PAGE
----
Coles

by Angela Szczepanski and Troy Wild, NRA Legal

The ACT Supreme Court has ordered Coles to pay a former staff member over $1 million after she fell from a safety step she says she wasn’t trained to use.

Coles
Source: https://en.wikipedia.org/wiki/Coles_Supermarkets

Nicole Harris suffered injuries to her right hip, right ankle, right knee and right shoulder when she fell from a step after straightening shelves in the Tuggeranong store. 

Ms Harris told the court she had no training in using the step, though lawyers representing Coles argued the safety step was used by supermarkets across Australia, and was a piece of equipment that didn’t need training to be able to use. They also argued there was a failure by Ms Harris to take care for her own safety and disputes any ongoing incapacity or disability she may have.

 

Justice Linda Ashford did not support Coles’s version of events.

“It seems to me from the evidence there was a large volume of material given to new employees at induction. Some was relevant to the job to be performed and some was probably peripheral or even irrelevant. Neither the plaintiff nor [a co-worker] had much recollection of what happened at the induction. Various items were initialled, although it seems clear the plaintiff had little comprehension of what many of the tasks involved.”

Justice Ashford said calling it a safety step “does not make it so”.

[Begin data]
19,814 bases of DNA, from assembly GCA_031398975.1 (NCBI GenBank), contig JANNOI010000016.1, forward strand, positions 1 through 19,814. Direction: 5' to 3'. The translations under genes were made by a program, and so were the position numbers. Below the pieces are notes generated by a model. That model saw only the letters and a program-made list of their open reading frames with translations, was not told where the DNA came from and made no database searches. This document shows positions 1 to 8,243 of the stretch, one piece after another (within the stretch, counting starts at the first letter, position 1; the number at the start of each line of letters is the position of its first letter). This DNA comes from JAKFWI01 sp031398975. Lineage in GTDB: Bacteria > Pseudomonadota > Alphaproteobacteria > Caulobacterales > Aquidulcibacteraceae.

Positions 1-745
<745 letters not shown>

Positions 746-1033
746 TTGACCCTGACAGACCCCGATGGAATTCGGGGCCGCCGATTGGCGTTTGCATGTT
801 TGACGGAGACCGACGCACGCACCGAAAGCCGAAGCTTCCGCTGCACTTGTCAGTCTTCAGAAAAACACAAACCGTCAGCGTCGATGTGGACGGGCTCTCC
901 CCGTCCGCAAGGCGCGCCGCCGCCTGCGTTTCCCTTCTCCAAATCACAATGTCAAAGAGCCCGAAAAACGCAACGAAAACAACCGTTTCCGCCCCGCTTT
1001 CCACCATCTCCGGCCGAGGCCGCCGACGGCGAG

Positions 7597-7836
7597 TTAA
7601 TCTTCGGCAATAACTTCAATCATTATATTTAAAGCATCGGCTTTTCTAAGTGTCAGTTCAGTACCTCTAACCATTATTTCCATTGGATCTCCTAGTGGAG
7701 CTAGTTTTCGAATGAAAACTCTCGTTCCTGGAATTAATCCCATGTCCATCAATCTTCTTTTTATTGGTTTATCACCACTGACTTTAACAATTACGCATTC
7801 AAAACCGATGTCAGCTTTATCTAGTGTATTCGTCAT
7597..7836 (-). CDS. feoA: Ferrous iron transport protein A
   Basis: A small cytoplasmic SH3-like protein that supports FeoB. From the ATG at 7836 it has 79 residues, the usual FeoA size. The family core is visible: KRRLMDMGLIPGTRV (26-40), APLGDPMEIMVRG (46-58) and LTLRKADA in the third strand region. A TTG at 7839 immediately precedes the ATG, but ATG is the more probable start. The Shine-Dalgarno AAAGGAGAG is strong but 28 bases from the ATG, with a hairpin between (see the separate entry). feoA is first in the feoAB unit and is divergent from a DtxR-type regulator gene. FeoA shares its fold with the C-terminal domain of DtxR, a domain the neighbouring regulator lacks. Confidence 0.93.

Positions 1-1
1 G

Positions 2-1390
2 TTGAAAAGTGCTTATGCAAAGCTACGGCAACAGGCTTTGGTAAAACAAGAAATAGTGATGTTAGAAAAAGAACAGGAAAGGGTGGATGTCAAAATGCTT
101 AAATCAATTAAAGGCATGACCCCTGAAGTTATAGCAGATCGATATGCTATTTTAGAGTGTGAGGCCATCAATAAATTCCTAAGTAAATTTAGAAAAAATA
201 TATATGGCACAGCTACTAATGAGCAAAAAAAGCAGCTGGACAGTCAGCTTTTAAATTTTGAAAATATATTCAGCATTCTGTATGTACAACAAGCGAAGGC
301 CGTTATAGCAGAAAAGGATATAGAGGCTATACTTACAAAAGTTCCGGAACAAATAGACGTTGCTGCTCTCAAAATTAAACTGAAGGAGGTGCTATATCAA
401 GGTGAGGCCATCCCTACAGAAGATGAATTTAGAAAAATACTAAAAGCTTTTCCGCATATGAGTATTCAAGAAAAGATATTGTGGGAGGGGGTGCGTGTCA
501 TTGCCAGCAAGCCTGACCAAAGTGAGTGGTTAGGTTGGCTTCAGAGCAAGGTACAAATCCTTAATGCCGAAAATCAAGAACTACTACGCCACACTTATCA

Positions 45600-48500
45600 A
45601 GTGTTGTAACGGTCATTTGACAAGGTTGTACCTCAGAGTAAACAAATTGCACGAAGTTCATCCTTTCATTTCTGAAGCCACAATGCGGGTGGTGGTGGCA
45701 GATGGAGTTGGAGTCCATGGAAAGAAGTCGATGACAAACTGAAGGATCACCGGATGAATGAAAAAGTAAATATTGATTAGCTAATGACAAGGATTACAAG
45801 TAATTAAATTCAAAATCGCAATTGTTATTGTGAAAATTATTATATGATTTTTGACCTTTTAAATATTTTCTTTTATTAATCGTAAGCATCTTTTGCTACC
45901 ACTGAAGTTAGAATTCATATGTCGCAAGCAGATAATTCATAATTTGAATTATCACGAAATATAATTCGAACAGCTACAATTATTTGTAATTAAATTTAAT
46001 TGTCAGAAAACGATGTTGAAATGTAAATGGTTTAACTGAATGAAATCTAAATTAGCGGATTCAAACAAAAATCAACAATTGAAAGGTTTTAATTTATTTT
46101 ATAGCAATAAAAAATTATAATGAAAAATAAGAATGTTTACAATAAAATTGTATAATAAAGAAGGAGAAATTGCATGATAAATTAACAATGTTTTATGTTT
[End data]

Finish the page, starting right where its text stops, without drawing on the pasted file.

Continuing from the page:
“At first blush, this seems a straightforward item in common use, yet the defendant’s spreadsheet indicates 47 per cent of accidents using the step occurred in getting down from the step. The method of classification of injuries is cursory. However, it was thought necessary to do a risk assessment, as I have previously noted. As I have also previously noted, recommendations were made, including supervision and training in the use of the step. There is nothing in the evidence which would suggest to me that there was ever any supervision of the plaintiff and her use of the step, such as telling her not to step off sideways or to always step off backwards.”

Justice Ashford continued: “This is not an exercise in hindsight. This is not a dangerous step, per se, but this was an accident the defendant, as an employer, should have and could have avoided by proper supervision and training of the plaintiff and other employees.”

In her judgment, Justice Ashford found Coles was liable for the accident and awarded the employee $1,088,468.53 in compensation, with $570,229 to cover past and future economic loss, $222,200 in general damages and $236,039 for past and future medical expenses.


This case illustrates the importance of comprehensive and documented workplace training programs, and how rulings can go beyond what some would call ‘common sense’ use of basic equipment. Contact the NRA Legal team to check how robust your WH&S program really is. Call 1800 RETAIL (1800 738 245) or email law@nra.net.au.


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